The ability to reduce trade barriers with the rest of the world is one potential upside of Brexit that many Remainers are at least willing to acknowledge. However, even many Leavers would now accept that nothing should be taken for granted.
The stakes are high …
There is, of course, a lively debate over whether increased trade with third countries will be able to offset any disruption to trade with the EU. Many economists believe this is unlikely; others are more positive. But all would presumably agree that the UK will need to benefit from more open trade outside the EU if Brexit is to be a success.
The stakes are also high for the global economy. Growth in world trade has been sluggish for several years. The IMF has attributed this mainly to weakness in overall economic activity. But the reduced pace of trade liberalisation and an increase in outright protectionism has played a part too. The WTO and Global Trade Alert both reported an increase in the number of trade-restrictive measures adopted in the wake of the global financial crisis.
The UK could therefore have a vital role as a champion of the benefits of free trade. Other countries have rapidly opened up their economies before, but these have typically been small and ‘far away’ (notably Hong Kong, Singapore and New Zealand). Compared to these countries the UK is relatively large and, thanks to Brexit, firmly in the spotlight. International Trade Secretary Liam Fox has (rightly) talked up the potential here.
… as are the obstacles
Unfortunately, this may prove easier said than done. The obstacles can be divided into three: formalities, resources, and, perhaps most importantly, ‘hearts and minds’.
The first point covers the legal and political hurdles that must be cleared before free trade agreements with the rest of the world can be concluded. Strictly speaking, the UK cannot negotiate its own deals until it leaves the EU. This still allows for ‘talks about talks’, letters of intent and so on, but there is only so much that can be done anyway when the terms of the UK’s future relationship with the EU itself are uncertain. What’s more, the UK cannot implement its own trade deals as long as it is a member of the EU’s customs union, as this requires the UK to operate the EU’s common external tariffs and other barriers.
This might matter less if the UK were planning to break completely from the customs union in March 2019. But the government is proposing to replicate key elements of this arrangement during a transitional period. This suggests that any interim deal with the EU will have to include formal permission to negotiate. But even then, other countries may be reluctant to engage with the UK until everything is settled with the EU.
Labour’s Keir Starmer has gone further and argued that the UK should consider staying in a customs union with the EU indefinitely, unless there is evidence that new trade deals would make Britain better off. This begs the question of how this test could ever be passed if the UK is not able to negotiate these deals to begin with.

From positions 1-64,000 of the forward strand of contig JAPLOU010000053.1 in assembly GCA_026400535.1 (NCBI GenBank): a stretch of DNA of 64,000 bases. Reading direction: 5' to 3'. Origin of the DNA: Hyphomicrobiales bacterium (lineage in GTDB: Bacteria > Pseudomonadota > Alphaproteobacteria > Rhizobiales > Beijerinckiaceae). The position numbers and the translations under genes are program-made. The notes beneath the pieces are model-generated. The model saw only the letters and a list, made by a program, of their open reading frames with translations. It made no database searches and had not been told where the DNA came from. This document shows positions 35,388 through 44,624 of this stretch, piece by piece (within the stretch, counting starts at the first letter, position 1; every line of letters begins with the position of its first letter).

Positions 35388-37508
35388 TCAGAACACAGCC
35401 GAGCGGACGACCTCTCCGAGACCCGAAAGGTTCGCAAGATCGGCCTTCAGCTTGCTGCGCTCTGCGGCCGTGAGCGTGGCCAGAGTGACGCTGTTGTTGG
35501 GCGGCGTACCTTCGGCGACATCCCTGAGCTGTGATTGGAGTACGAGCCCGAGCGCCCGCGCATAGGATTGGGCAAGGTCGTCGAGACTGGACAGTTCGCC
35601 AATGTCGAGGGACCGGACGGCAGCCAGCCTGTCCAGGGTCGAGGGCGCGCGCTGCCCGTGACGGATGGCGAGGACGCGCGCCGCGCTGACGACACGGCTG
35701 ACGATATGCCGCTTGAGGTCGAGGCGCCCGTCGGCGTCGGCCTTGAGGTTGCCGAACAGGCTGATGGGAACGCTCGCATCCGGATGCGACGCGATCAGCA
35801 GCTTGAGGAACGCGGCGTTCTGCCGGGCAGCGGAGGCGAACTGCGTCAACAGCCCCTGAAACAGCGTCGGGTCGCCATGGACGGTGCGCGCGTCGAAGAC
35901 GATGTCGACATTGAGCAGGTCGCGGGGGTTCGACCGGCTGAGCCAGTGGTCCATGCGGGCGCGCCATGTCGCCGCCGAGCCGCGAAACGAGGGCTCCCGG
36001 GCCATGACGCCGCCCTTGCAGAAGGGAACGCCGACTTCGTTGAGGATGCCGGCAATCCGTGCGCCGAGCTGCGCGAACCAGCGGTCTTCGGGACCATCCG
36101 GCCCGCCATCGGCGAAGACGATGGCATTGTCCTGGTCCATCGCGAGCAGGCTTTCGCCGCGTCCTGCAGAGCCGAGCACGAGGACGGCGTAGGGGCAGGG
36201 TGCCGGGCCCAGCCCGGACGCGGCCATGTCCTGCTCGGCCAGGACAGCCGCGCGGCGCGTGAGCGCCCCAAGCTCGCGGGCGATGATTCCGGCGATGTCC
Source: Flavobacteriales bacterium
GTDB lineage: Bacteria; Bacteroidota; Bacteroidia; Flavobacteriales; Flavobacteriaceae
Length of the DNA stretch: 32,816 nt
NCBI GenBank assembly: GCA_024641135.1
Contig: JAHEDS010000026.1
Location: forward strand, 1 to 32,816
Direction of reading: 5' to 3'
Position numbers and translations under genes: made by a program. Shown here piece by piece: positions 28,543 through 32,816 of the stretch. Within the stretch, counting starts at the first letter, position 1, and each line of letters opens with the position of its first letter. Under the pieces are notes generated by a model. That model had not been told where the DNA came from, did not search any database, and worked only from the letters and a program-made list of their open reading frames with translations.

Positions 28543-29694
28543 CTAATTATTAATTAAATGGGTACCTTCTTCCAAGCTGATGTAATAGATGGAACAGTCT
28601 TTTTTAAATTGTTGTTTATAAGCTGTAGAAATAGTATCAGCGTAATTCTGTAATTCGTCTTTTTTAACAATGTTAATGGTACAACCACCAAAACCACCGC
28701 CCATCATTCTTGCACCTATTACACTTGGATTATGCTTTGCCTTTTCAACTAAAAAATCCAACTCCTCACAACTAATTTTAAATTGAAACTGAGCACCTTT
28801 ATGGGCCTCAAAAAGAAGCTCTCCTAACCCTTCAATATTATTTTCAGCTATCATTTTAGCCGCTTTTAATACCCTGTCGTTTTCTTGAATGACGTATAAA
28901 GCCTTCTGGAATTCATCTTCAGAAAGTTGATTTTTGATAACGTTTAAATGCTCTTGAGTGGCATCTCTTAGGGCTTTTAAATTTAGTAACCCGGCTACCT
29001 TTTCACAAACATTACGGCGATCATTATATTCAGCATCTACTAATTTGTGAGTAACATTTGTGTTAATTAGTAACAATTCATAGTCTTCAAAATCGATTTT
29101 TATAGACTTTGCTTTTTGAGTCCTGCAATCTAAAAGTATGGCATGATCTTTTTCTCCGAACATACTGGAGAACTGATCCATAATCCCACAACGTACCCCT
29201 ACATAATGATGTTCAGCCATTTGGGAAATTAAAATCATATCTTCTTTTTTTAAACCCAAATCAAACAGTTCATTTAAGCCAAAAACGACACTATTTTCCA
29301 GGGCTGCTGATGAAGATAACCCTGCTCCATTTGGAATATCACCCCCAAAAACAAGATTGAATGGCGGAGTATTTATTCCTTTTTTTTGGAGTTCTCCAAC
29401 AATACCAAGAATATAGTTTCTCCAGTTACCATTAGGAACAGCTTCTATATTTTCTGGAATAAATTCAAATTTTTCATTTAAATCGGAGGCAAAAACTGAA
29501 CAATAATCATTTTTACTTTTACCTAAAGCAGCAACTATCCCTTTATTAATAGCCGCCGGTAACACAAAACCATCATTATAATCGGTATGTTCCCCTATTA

The second problem is resources. The UK civil service is facing an exceptional number of pressures all at once. Arguably the priorities have be securing a comprehensive free trade deal with the EU and replicating the deals with third parties that the UK already has by virtue of its membership of the EU, before looking further afield.
The third problem is the need to win ‘hearts and minds’. If the political will exists, the first two problems may simply be matters of timing. Most people do ‘get’ the principles of free trade. Nonetheless, it is remarkable how often politicians, commentators and even professional economists baulk at implementing these ideas in practice.
There is always some lobbying group ready to argue that a particular industry needs protection from competition – and they are usually more effective at making their voices heard than the consumers who would benefit. Even governments that talk glowingly of the gains from free trade are prone to bouts of ‘Buy British’ and putting ‘British Workers First’.
But there are good reasons for optimism
Nonetheless, a realistic assessment of the challenges ahead can lead to some positive conclusions.
For a start, the upside is huge. The EU still does not have a free trade deal with China, the US, India or Brazil (and only an agreement in principle with Japan). Some argue that it will take the UK longer to conclude its own deals with these countries because they will prioritise negotiations with the much larger EU market. But the UK is still a major economy – and size can work both ways. The UK may pose a smaller competitive threat and will surely be nimbler than the EU.
What’s more, there should be some easy wins. Perhaps we cannot rely on the US (or joining NAFTA) given the unpredictability of the Trump administration. But Australia also seems keen to do a deal soon.
Of course, closer ties with Australia alone are not going to transform the prospects for the UK economy. But this would get the UK back in the swing of negotiating free trade deals again. More ambitiously, the UK could piggy-back on other agreements. The most promising would be a rebooted Trans-Pacific Partnership (TPP), perhaps as a gateway to a deal with China.
Finally, there is a lot that the UK could do unilaterally, that is lowering its own trade barriers regardless of whether other countries reciprocate. It is certainly hard to see any objections to the elimination of tariffs on imported goods (including many agricultural products) that the UK itself does not produce.
The upshot is that there is still all to play for. Anyone who said this would be straightforward may now be regretting their words. But the opportunity for more open trade with the rest of the world remains one of the great prizes of Brexit.
By Julian Jessop, Chief Economist and Head of the Brexit Unit at the Institute of Economic Affairs.